“BANANA REPUBLIC” – Not just the name of a clothing store
Before the popular brand Banana Republic even existed, back in the 1900`s the expression “Banana Republics” described Latin American countries whose economy relied solely on the export of bananas. Today it is used to describe developing countries whose economies rely heavily on a single crop or export product and are pushed around by foreign enterprises. Honduras (the original banana republic) still bears the reputation, although bananas have greatly receded in its economy. Still, the term has lived on and is used beyond small countries of the tropics. But where did the expression come from?
It was introduced in 1904 in the book Cabbages and Kings, by O. Henry. Henry was a banker who embezzled money and hid from authorities in Honduras, a country that still lacked extradition laws. His book takes place in a “small maritime banana republic” whose economy relies on the fruit and is controlled by foreign forces. In the time that Henry lived in Central America, the Cuyamel Fruit (a New Orleans based company) supplied guns for a coup d’etat in Honduras and the CIA did the same in Guatemala.
Intervention in Honduras
In 1903 the president of Cuyamel, Samuel Zemurray, backed a Honduran general, Manuel Bonilla, in the country’s first civil war. When Bonilla was victorious and proclaimed president, he gave Zemurray a vast expanse of land for his banana plantations and agreed not to charge him with taxes. He built infrastructure and ports to transport his crop, at one point having thirteen steamships traveling between Honduras and New Orleans. In 1930 Zemurray sold Cuyamel to the United Fruit Company (UFC), which controlled as much as 90 percent of the market, and became its largest shareholder. Two years later Zemurray became its president. He lead the company until his retirement and according to Rich Cohen, “In the end, lived in the grandest house in New Orleans, the mansion on St. Charles that is now the official residence of the Tulane president.”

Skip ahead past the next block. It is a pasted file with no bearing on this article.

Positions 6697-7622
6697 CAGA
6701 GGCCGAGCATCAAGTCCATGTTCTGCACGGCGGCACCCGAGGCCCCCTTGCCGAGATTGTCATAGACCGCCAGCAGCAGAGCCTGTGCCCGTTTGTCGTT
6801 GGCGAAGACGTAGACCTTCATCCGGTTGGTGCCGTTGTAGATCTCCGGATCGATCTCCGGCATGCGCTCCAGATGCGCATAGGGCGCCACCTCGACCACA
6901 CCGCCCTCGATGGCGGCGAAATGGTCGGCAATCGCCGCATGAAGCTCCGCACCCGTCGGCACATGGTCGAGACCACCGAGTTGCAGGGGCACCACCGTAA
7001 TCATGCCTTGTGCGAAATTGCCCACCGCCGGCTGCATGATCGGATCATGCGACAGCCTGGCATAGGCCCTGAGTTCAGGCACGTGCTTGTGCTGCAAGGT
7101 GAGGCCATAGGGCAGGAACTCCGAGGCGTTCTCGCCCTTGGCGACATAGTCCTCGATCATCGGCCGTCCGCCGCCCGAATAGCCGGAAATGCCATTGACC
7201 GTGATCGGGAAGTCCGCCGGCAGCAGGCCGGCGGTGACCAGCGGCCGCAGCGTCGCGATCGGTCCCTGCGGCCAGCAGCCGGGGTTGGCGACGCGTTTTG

Effect in Guatemala
In Guatemala, it was the UFC who exerted control over the nation. In 1924 it owned up to 40% of the land available for farming and 40% of the shares of the national railway system. But trouble started for the company when president Jacobo Arbenz expropriated land from private companies, of which the UFC was the most severely affected. United Fruit pressured the United States government to engineer a coup and fortunately for them, every major official involved in the plotting had a family or business connection to the company. The US government named Arbenz a socialist ally of the Soviet Union and supported a coup that toppled the government in 1951. However, people’s discontent kept mounting until 1965 when the UFC decided to sell its land and leave the area.
Since these events, Central American countries have expanded their trade and rely less on a single export. Even though foreign companies have less control over them, the effects of their actions on these Banana Republics are still felt today, for better or worse. But in other areas of the world developing countries have increasingly more concentrated exports in a few products, compared to more advanced economies.
By: Cristina Rivas